More people are connected to the web today than ever before – and from more places.
We're connected with our laptops, phones and tablets, and probably soon enough with personal devices and accessories. We access the internet from untrusted and sometimes even hostile networks. With so much of our lives moving online, it's imperative we take steps to protect our data and our users' data.
Above all, as developers we need to understand the necessity and practicality of SSL.
What's SSL? It stands for Secure Sockets Layer, and it's a cryptographic protocol designed to provide communication security over the internet. It guarantees privacy, via encryption and integrity, to prevent snooping or tampering with your internet connection. SSL has it's flaws, but it's the leading way – and really the only way – to ensure any kind of data communication security on the internet.
According to SSL Pulse, a year ago we had about just under 15% of SSL adoption; we're now over 50% adoption.
TLS: for most intents and purposes the same as SSL. To be precise, SSL 3.1 was renamed to TLS, and TLS is the IETF Standard name. But they're interchangeable!
HTTPS: this is HTTP over SSL, just the layering of the security capabilities of SSL and standard HTTP. First the client–server handshake, using public/private key cryptography to create a shared key – which is used by the second part of the SSL protocol to encrypt communication.
Networking on the internet may feel safe, immediate and fast. It feels like we're talking directly to the website. But in reality, it's not a direct connection. Our communications go via a wifi router, an ISP, and potentially other intermediary proxies between your device and the website. Without HTTPS, all our communications is in plain text.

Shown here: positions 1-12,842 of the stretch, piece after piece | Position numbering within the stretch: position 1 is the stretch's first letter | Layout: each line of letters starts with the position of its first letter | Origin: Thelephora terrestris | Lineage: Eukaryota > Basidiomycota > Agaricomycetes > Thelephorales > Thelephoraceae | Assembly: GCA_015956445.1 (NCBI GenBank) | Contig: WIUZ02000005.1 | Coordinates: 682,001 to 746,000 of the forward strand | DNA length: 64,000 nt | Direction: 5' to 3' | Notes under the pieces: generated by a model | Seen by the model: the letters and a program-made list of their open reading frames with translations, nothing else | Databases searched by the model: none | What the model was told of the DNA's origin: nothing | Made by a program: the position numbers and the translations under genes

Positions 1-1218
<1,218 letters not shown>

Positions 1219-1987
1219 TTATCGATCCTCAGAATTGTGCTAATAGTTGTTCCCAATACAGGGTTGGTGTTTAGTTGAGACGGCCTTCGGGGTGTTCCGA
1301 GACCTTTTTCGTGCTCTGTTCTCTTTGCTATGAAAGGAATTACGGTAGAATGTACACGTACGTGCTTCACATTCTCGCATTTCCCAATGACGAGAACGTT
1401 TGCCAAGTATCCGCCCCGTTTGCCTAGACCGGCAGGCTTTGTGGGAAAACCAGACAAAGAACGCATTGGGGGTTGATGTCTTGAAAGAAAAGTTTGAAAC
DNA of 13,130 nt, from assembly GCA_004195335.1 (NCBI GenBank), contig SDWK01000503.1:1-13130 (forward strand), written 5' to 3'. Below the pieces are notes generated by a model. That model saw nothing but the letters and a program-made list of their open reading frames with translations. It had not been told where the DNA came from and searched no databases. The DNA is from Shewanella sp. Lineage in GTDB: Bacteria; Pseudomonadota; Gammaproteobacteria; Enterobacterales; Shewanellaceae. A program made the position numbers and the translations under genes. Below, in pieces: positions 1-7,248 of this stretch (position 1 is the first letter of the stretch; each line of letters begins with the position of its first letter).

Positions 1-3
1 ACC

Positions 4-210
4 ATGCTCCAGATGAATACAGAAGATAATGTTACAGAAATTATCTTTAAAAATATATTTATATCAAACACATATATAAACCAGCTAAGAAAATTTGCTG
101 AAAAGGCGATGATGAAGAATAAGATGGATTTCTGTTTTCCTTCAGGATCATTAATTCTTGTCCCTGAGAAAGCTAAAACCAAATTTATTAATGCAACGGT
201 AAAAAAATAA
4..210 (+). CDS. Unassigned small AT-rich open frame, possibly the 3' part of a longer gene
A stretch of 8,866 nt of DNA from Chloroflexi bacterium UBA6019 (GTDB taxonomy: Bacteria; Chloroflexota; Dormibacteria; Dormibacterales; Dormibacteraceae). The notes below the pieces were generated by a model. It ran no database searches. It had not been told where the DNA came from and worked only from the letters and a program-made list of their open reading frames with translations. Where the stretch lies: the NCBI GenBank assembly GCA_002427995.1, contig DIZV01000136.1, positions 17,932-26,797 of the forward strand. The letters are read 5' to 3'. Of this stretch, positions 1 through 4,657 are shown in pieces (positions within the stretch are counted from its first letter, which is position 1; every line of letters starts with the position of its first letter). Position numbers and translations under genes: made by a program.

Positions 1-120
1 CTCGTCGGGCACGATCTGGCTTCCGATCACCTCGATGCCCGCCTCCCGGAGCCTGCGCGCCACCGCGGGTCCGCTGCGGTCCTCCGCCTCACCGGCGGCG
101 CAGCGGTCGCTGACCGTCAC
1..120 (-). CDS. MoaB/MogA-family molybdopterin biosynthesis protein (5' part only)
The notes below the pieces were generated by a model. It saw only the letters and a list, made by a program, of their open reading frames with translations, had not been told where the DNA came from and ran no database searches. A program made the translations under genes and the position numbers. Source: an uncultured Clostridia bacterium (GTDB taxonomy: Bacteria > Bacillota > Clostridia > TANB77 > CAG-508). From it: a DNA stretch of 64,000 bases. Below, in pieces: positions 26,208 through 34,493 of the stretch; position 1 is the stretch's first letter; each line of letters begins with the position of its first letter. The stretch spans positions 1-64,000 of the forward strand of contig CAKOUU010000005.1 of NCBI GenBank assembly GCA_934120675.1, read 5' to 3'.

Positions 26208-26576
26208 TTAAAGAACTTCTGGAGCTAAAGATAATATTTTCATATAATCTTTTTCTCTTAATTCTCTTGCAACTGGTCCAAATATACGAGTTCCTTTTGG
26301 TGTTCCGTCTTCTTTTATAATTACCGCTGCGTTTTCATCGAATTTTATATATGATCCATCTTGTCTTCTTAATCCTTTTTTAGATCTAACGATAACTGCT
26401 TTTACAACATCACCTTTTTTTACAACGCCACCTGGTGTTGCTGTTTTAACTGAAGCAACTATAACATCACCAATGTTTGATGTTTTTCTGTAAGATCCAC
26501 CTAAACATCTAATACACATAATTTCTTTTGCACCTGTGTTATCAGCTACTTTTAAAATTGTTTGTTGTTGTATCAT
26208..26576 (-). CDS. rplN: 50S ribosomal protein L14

Trouble is, users rarely type in a full URL specifying HTTPS – or they click a link using HTTP. Worse, it's possible to mount a (wo)man-in-the-middle attack and replace HTTPS with HTTP. A tool called SSLstrip introduced in 2009 does just that. Firesheep, from 2010, just listened to opened wifi networks for cookies being sent in the clear: that meant you could listen in on chat, or log in to someone's Facebook account.
But SSL is (relatively) cheap, fast and easy to deploy (check out ssllabs.com and Ilya Grigorik's book High Performance Browser Networking). For non-commercial use, you can even get free certificates from startssl.com! Public Key Pinning is designed to give website operators a means to restrict which certificate authorities can actually issue certificates for their sites.
"In January this year (2010), Gmail switched to using HTTPS for everything by default. .. In order to do this we had to deploy no additional machines and no special hardware. On our production frontend machines, SSL accounts for < 1% of the CPU load, < 10 KB of memory per connection, and < 2% of network overhead…
If you stop reading now you only need to remember one thing: SSL is not computationally expensive any more.”
– Overclocking SSL, Adam Langley (Google)
Lastly, a couple of bugs we see most commonly:
- Mixed content: sites that use HTTP as well as HTTPS. Your user will get annoyed because they have to click a permission button to load content. (Chrome and Firefox actually bar mixed content from iframes.) Make sure that all of your resources on an HTTPS page are loaded by HTTPS, by using relative or scheme-relative URLs for example
- Insecure cookies: sent in the clear via an HTTP connection. Avoid this by setting the secure attribute on cookie headers. You can also use a new "Strict Transport Security" header to require SSL Transport Security (HSTS).
- If you care about the privacy and integrity of your users' data, you need to be using SSL. It's faster, easier, and cheaper than ever.
- Avoid common implementation gotchas, like mixed content bugs or not setting the right HTTP header bits.
- Use relative or scheme relative URLs.
- Check out some of the new cool stuff, like HSTS and cert pinning
Slides: Got SSL?